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Investment Management

Too Many Reasons for Prime MMFs Not To Thrive

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June 15, 2016

MMF reform’s fees and gates impact likely to be temporary and not as harmful as feared, experts say.

5 and 10The fear of gates and fees to be imposed after new money market fund (MMF) regulations become effective in October was palpable among attendees of a recent NeuGroup Assistant Treasurers’ Group of Thirty meeting. But is that fear justified?

A common refrain is that even a remote threat of money market fund boards imposing gates or fees on funds is untenable. That’s because if the company’s CFO needs funds immediately and they are not available, the treasury executive “might as well walk out the door, because you’re fired,” as one attendee exclaimed.

Under the new regulations, fees of up to 2% may be imposed if weekly liquid assets fall below 30% of total assets, and if daily liquidity falls below 10%, while a gate of up to 10 days may be imposed if weekly liquid assets fall below 30% of total assets. However, MMF boards have discretion for whether to impose those restrictions. Executives at short-term-investment portal ICD among others argue that fund managers are almost certainly going to keep liquid assets safely above those thresholds to avoid having to call a board meeting to deliberate whether to pursue that route.

Nevertheless, even that remote possibility has prompted lots of anxiety. Participants in the AT30 meeting generally agreed the new regulations would prompt a shift away from prime MMFs to the government-only variety and other short-term alternatives. The question was whether that shift would start before or after summer vacations.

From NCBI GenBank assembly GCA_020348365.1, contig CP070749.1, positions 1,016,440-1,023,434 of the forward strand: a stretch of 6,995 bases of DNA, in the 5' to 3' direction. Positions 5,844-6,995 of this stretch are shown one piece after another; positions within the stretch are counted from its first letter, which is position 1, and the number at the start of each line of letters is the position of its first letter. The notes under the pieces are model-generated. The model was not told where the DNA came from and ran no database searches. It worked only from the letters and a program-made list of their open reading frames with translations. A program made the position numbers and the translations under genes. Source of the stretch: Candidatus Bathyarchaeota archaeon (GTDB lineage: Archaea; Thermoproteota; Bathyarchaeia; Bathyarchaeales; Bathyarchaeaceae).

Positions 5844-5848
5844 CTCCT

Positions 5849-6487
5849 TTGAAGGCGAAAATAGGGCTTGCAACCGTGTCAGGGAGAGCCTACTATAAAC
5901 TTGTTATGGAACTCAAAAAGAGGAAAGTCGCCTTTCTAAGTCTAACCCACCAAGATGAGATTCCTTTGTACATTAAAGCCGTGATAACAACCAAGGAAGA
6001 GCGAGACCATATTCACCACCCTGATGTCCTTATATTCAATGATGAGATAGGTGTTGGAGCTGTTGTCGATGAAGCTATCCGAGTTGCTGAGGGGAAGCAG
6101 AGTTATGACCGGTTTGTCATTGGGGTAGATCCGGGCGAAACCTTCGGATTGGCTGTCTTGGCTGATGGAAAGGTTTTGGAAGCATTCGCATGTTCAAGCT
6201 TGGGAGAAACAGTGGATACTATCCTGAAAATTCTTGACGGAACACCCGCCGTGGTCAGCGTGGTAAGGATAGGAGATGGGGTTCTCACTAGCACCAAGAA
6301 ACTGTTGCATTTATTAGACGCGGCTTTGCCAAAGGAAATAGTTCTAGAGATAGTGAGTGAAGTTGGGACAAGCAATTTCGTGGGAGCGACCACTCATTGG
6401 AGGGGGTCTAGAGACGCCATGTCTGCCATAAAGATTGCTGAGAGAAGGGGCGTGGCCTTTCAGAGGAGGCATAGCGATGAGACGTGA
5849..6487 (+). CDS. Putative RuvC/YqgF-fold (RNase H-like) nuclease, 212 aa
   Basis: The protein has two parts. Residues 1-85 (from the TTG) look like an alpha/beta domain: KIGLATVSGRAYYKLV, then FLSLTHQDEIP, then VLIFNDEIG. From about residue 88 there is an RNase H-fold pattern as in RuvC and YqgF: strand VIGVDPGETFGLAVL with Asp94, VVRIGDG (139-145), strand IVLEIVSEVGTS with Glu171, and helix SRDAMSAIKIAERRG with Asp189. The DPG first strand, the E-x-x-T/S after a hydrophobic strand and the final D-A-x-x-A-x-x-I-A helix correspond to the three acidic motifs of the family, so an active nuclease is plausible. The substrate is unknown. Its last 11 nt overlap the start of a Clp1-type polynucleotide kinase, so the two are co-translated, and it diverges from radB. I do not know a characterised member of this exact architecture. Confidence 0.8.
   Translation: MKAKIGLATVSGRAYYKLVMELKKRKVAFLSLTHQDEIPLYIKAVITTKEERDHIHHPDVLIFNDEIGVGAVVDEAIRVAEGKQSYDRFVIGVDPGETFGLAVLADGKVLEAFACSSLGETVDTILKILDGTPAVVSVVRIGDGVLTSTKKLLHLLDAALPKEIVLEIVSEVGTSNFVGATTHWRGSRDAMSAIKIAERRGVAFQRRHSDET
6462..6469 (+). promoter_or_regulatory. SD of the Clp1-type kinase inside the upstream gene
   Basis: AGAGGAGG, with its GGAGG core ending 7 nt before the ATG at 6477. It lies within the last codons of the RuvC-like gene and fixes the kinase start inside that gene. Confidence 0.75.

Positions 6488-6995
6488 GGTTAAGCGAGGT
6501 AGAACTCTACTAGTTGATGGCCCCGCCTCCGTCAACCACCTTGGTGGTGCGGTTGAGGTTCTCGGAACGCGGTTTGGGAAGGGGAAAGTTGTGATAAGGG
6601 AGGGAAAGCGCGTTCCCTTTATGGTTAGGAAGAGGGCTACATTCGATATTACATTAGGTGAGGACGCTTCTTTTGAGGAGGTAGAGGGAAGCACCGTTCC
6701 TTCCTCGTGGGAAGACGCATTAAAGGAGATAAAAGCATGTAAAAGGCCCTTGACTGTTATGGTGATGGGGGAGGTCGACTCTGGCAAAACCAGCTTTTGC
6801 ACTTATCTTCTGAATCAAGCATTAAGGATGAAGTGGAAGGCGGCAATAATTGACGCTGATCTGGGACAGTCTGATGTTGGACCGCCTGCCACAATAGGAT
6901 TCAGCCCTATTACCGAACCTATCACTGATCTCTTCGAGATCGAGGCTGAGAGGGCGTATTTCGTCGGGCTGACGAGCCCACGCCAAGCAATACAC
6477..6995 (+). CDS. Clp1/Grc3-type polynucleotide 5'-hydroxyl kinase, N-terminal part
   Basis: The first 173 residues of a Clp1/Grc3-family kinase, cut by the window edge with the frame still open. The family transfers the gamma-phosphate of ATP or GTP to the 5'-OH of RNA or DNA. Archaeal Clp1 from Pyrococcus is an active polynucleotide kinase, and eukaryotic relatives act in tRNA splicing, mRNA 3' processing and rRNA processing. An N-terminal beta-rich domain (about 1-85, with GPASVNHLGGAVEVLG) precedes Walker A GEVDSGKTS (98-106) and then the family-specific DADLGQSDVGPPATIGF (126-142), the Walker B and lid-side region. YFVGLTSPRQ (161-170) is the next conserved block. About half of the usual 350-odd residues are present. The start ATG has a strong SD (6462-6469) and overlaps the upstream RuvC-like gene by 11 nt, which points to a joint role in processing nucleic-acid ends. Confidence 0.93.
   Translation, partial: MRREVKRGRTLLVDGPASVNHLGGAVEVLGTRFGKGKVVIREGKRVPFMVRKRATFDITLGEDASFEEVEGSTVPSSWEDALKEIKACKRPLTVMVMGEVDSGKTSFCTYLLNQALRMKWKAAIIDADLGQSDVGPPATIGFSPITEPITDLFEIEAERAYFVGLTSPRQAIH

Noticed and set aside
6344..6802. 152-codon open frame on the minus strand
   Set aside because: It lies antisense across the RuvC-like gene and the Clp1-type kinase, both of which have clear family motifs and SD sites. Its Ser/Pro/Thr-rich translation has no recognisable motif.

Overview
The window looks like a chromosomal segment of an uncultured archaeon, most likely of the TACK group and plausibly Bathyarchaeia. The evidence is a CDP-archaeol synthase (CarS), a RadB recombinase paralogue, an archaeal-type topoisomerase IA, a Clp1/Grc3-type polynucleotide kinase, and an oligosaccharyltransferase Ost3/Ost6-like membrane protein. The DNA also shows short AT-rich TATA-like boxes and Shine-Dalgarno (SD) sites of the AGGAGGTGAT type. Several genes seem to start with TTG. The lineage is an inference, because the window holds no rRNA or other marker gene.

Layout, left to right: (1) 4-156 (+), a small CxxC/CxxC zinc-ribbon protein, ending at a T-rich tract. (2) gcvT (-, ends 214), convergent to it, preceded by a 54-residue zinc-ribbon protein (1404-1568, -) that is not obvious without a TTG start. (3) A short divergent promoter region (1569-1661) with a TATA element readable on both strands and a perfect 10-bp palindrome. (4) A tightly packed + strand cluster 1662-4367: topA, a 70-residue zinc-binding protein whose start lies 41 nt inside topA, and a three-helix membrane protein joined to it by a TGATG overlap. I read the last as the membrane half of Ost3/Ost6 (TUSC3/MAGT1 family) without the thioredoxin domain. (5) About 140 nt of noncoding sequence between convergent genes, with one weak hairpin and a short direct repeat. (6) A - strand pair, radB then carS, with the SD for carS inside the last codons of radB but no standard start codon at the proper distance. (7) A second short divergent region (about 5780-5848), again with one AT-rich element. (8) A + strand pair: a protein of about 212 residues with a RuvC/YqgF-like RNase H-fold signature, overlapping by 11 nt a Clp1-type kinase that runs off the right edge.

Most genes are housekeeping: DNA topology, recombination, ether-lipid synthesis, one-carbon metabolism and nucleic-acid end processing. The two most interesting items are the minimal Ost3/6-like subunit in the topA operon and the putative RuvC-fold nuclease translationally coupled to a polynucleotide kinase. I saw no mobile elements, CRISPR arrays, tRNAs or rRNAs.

Anthony Carfang, managing director at Treasury Strategies, which was recently acquired by Novantas, acknowledged the likelihood of such shift, but he predicted volume would return to prime funds and then some. “We see prime funds coming back and within a year having more volume than ever before,” Mr. Carfang said.

For one, the spread between prime and government-only funds will likely make the former hard to resist. Mr. Carfang said that a lot of treasury executives have been saying the historical 15-basis point spread between the two is insufficient to take the additional risk. However, that difference is nearly certain to widen as the October 14, 2016 effective MMF reform date approaches and corporates and others clamor to move into government-only funds, depressing their rates and widening the spread government-only and prime MMFs.

In addition, more rate hikes will increase the all-in market returns, creating a natural expansion in spreads. “We’ve only had one rate hike and the prime fund spreads are now 21 basis points higher than government-only funds. And that’s just one rate increase, not five or 10, Mr. Carfang said, noting that new derivative collateral requirements will create yet more demand for high-quality securities such as Treasury bonds.

Another reason prime MMFs are likely to return to favor is that they hit the most corporate sweet spots for short-term investments. Treasury Strategies has identified 10 factors corporate treasuries look for in those investments, including relative yield, daily liquidity, ultra-low risk, and TMS connectivity; only prime MMFs hit all 10. Treasury MMFs hit nine out of 10, lacking the relative yield factor; with bank DDAs following at eight and ultra-short bond funds at six.

Mr. Carfang said hyperbolic fears about being unable to meet the CFO’s demand for immediate liquidity arose a year or so ago. He added that the primary function of a treasurer is to maintain the company’s liquidity, structuring the balance sheet so there is sufficient money to pay current bills, but that doesn’t mean the entire portfolio has to be 100% liquid today. “We hear that party line over and over again,” he said. “Most fund companies themselves didn’t fight back aggressively, so everyone started believing it. That’s now changing as the implementation date approaches.”

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